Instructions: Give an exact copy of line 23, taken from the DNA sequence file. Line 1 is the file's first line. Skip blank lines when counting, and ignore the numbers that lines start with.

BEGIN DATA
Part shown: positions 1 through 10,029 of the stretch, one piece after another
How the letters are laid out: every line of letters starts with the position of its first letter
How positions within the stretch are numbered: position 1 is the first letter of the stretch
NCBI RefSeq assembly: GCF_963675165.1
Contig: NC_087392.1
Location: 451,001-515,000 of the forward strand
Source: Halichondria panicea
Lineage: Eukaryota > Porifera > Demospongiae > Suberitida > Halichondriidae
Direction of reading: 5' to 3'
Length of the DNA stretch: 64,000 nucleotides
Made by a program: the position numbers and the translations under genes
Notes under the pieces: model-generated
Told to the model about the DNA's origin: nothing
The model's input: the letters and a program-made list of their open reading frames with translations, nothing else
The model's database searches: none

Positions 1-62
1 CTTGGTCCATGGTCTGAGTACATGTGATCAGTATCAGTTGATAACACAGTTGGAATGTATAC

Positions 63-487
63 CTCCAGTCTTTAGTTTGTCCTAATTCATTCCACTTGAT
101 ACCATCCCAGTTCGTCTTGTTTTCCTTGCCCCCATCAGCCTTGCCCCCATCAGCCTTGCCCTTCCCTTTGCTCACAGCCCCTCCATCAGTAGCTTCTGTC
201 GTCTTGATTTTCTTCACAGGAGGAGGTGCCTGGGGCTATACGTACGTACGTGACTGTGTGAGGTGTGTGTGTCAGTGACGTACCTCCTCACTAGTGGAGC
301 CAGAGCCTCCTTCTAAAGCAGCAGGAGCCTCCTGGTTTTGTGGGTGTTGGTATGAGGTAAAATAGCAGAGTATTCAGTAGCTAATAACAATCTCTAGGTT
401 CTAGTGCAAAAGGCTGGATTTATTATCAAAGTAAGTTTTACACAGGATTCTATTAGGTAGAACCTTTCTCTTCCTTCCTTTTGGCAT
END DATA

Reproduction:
401 CTAGTGCAAAAGGCTGGATTTATTATCAAAGTAAGTTTTACACAGGATTCTATTAGGTAGAACCTTTCTCTTCCTTCCTTTTGGCAT